Back when colleges first started experimenting with teaching online, pundits mused that competition for college students would one day be global. A student would be able to sit down at a computer and take a course literally from anywhere.
It seemed like possibly a crazy thing to predict, considering that these early internet courses involved reading lectures that were typed out, doing some online discussion, and sending in assignments via email.
But the day of global competition for higher education is actually here, and interestingly, some of the world’s most famous universities were the last to get into the act.
Hello and welcome to The Chronicle of Higher Education’s Re:Learning podcast. I’m Jeff Young, and I sat down with Nelson this summer during the EdTechXEurope conference.
Nelson isn’t an academic. He spent most of his career as a media executive leading digital experiments at the BBC. And that background shapes his thinking about how colleges can adapt to changing technologies.
Listen to the full audio. Here is an edited and adapted transcript.
Q. It’s a really different world for colleges these days, and it all changed in a pretty rapid time. How much of the challenge now is going to be using — whether it’s MOOCs or online education, whatever version, whether it’s free or partially free or along the spectrum of being a fully traditionally paid but online course — how much do you think that it’s going to be this global competition now? What does that mean for places like the Open University, but even more so, maybe for old brick-and-mortar universities?
A. First, I completely agree with you that MOOCs and the online-learning world in general have now converged effectively. We definitely see ourselves as a partner to our universities and embracing a whole range of digital opportunities and not just a MOOC platform for them.
In terms of that global aspect of competition, I think that many of the top institutions can still do perfectly well just focusing on their core business, and that’s going to sustain them for a long time. Those early predictions of the death of universities, the whole swathes of universities going out of business in a few short years, not only were they wrong, they were pretty unhelpful because they’re so far fetched.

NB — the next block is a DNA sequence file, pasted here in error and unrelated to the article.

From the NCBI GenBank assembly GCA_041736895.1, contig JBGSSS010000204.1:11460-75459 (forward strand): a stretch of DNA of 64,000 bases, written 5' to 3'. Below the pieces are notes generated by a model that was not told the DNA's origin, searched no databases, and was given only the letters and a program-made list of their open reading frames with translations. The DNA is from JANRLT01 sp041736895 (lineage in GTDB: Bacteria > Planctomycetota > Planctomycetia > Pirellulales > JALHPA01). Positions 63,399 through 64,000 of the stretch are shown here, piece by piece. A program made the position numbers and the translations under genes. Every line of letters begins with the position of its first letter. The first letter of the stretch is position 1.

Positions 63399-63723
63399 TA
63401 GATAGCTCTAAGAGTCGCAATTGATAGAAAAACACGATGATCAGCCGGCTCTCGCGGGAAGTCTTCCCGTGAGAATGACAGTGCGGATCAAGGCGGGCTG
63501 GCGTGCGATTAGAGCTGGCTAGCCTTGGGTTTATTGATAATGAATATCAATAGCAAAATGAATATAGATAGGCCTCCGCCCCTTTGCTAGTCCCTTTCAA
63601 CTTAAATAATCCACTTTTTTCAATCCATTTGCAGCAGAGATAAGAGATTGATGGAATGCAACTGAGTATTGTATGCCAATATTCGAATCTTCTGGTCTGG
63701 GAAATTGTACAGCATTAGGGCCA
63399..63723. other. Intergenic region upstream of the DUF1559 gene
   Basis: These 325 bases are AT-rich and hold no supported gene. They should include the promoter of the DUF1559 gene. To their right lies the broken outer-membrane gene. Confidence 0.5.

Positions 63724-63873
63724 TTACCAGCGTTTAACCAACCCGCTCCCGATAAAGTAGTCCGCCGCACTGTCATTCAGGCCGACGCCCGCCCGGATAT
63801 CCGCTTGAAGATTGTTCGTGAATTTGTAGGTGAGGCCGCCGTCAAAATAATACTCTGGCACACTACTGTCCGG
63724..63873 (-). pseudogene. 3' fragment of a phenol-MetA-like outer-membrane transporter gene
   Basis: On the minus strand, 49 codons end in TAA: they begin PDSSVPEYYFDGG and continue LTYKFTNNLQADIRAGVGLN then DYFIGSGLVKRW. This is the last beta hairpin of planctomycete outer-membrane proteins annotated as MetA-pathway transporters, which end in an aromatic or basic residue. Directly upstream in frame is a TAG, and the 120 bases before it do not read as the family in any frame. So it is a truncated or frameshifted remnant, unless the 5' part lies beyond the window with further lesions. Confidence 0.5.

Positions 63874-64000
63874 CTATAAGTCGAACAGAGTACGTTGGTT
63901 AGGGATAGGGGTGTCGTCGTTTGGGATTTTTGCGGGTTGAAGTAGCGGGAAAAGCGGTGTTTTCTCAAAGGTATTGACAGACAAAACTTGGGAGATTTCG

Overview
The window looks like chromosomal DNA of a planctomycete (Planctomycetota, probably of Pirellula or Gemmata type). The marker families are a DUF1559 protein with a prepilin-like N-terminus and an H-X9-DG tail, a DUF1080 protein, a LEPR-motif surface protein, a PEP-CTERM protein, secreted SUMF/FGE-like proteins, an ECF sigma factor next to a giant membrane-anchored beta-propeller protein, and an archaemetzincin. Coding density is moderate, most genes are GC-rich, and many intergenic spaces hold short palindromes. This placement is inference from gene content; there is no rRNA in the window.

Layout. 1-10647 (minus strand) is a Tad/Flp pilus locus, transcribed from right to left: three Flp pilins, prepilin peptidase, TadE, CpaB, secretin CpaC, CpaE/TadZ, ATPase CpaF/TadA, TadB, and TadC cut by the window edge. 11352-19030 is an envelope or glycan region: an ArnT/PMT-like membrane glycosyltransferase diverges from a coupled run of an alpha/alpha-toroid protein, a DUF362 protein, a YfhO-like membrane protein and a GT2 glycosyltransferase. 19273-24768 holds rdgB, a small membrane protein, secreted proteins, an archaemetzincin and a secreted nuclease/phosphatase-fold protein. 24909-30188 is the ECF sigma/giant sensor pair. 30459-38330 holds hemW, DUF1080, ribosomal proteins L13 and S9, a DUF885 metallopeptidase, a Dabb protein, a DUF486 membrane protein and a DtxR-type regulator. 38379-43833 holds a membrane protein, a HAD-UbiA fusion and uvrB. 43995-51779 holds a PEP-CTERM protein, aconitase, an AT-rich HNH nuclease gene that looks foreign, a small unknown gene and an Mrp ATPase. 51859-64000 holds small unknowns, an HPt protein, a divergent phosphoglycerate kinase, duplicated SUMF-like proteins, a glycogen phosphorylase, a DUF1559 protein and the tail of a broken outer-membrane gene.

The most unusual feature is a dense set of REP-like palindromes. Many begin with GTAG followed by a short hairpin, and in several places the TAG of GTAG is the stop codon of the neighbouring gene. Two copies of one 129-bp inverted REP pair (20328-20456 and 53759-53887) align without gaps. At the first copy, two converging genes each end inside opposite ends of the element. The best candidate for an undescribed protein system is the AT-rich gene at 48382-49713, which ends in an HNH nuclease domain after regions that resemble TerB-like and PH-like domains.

Q. There’s not that fear factor as much for traditional universities?
A. I think it depends at what level in the sector they are. The top ones, I think they know that they have brands and certain protections in markets that are going to survive and thrive. But I think there are lower or middle-level tiers who are much more nervous. The key to my mind is — and whenever I’m talking to them, I’m not going to come in here and try to threaten you and try to tell you of all the doom that lies ahead. You’ve got plenty of other digital gurus who will come in and tell you that, but my God, you’re missing opportunities.
This market that is opening up before you, this global market, this ability to think beyond your traditional age group. Many of them are still obsessed by purely 18- to 25-year-olds. Hold on a minute, guys, since when did learning need to stop at 25, and who has the world’s greatest educators often within physical walls to yourselves? If you can just actually get a digital mind-set into the organization and say, Listen, we understand that currently this is a tiny percentage of what you’re going to achieve in analog, but look at other industries where people were faced with that same dilemma.
You know what? The incumbents who really thrived in those industries, including the BBC by the way, are the ones who said, Even though it’s disproportionately small, we’re going to put this to the center. Because this is where it’s going, and you know what? Things may just start happening faster than you imagined because there could be all sorts of disruption around the corner. It’s opportunities in front of people that I prefer to put, and is there going to be an impact from global? Yeah, definitely.
Is it going to be of the type that was predicted at the beginning? No. I remember someone telling me, he was working in the publishing industry, print publishing, and his business effectively was destroyed over a few years. He said to me, "When digital disruption comes, people imagine it’s like an iceberg. There’s sort of steady erosion, and suddenly you’re shrinking, shrinking." He said, "It’s not like that." He said, "You wake up one morning and your north half is just falling into the sea and you didn’t see it coming at all and you’re like, how the hell did that happen?" I don’t know what those things might be, but I quite like to help prepare my partners for those eventualities and say, You know what? There’ll be opportunities that come from it.
Q. I guess one of the things that I’m curious about: Are MOOC’s done? Obviously you’re still doing MOOCs, but are they going to end up being more important as a catalyst for other things, and that universities will use this as more of a steppingstone to getting into online?